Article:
The award was announced at the faculty meeting on Wednesday, May 18. Established in 1971 as a tribute to MIT's 10th president, the Killian Award recognizes extraordinary professional accomplishment by an MIT faculty member. The winner is asked to deliver a lecture in the spring term.
Stubbe, the Novartis Professor of Chemistry and Biology, has spent most of her career studying enzymes involved in nucleotide metabolism, which is central to the synthesis of DNA and RNA. Her success in unraveling the specific steps in enzymatic reactions has had profound impacts on a wide variety of fields.
Susan Silbey, professor of anthropology and chair of the Killian Award Selection Committee, read the award citation, which described Stubbe as the “quintessential MIT faculty member.”
“In all aspects of her research and teaching, her approach is packed with energy and meticulous in the attention to detail with uncompromising standards,” the citation read. “Her tour-de-force discoveries are the result of elegant experimental design, deep chemical and biological insight, and a remarkable degree of focus and effort, fueled by her scientific curiosity and desire to decipher nature’s secrets.”
Stubbe’s most noted work, for which she was awarded the National Medal of Science in 2009, involves a class of enzymes that play an essential role in DNA replication and repair. She discovered how these enzymes, called ribonucleotide reductases, use free-radical chemistry to convert RNA building blocks (nucleotides) to DNA building blocks (deoxynucleotides), a process essential to making and repairing DNA.
Her detailing of this nucleotide reduction process has led to the design of mechanism-based inhibitors; one of these is the drug gemcitabine, used clinically in the treatment of advanced pancreatic cancer and certain lung carcinomas.
“I am thrilled to receive the Killian Award and am grateful to the Institute for providing an environment full of passionate, interactive students and faculty, where your dreams can come true,” Stubbe said Wednesday.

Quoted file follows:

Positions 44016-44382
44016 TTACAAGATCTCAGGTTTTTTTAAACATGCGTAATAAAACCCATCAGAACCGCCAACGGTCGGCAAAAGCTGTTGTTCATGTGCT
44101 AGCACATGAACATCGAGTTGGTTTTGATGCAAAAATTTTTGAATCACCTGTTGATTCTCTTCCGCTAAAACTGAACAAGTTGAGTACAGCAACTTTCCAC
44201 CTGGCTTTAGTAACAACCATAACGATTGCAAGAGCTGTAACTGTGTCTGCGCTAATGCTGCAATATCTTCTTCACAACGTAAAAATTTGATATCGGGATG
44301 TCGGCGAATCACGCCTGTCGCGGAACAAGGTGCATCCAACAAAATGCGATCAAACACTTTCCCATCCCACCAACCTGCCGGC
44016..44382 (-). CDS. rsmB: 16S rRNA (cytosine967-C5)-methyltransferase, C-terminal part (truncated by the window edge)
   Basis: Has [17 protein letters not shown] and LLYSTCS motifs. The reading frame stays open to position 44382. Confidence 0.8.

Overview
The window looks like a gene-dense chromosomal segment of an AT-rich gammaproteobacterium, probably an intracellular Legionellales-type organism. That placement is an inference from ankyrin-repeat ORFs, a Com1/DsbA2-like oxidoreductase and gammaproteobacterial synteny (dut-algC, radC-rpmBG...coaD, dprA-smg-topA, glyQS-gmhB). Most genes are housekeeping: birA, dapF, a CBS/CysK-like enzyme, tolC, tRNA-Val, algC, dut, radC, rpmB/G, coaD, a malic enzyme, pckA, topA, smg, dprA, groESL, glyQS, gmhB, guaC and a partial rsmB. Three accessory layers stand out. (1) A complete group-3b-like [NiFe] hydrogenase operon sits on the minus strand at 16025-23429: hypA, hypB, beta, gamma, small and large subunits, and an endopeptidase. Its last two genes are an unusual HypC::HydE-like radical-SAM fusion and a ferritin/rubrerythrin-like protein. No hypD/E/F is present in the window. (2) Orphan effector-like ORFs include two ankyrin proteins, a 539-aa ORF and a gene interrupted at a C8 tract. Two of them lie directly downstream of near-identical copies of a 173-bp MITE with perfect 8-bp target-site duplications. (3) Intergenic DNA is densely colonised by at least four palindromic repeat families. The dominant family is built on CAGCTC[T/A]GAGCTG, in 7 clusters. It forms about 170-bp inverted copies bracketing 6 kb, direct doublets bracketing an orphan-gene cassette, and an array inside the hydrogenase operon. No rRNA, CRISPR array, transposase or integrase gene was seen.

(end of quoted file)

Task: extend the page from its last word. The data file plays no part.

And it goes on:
Stubbe also discovered the structure and function of bleomycin, an antibiotic used as a cancer drug. Her research team, in collaboration with John Kozarich’s laboratory at the ActivX biopharmaceuticals company, revealed how bleomycin damages DNA, killing cancer cells. They also identified the structure of the DNA damage.
Stubbe is a member of the National Academy of Sciences, the American Academy of Arts and Sciences and the American Philosophical Society. She was the first woman to receive the Welch Award in Chemistry (2010), and has also won the Franklin Medal in Chemistry (2010), the Nakanishi Award (2009), the Prelog Medal (2009), the Kaiser Award (2008), the National Academy of Sciences Award in Chemical Sciences (2008), the Repligan Award (2004), the Alfred Bader Award in Bioorganic and Bioinorganic Chemistry (1997), the Cope Scholar Award (1993) and the Pfizer Award in Enzyme Chemistry (1986), among others.
She earned a bachelor's degree in chemistry in 1968 from the University of Pennsylvania and a PhD in organic chemistry in 1971 from the University of California at Berkeley.
Stubbe joined the MIT faculty in 1987 from the University of Wisconsin at Madison, where she had been a faculty member since 1983. She has also taught at the Yale University School of Medicine (1977-80) and at Williams College (1972-77), and was an NIH postdoctoral fellow at Brandeis University (1975-77) as well as a postdoc at UC Berkeley (1971-72).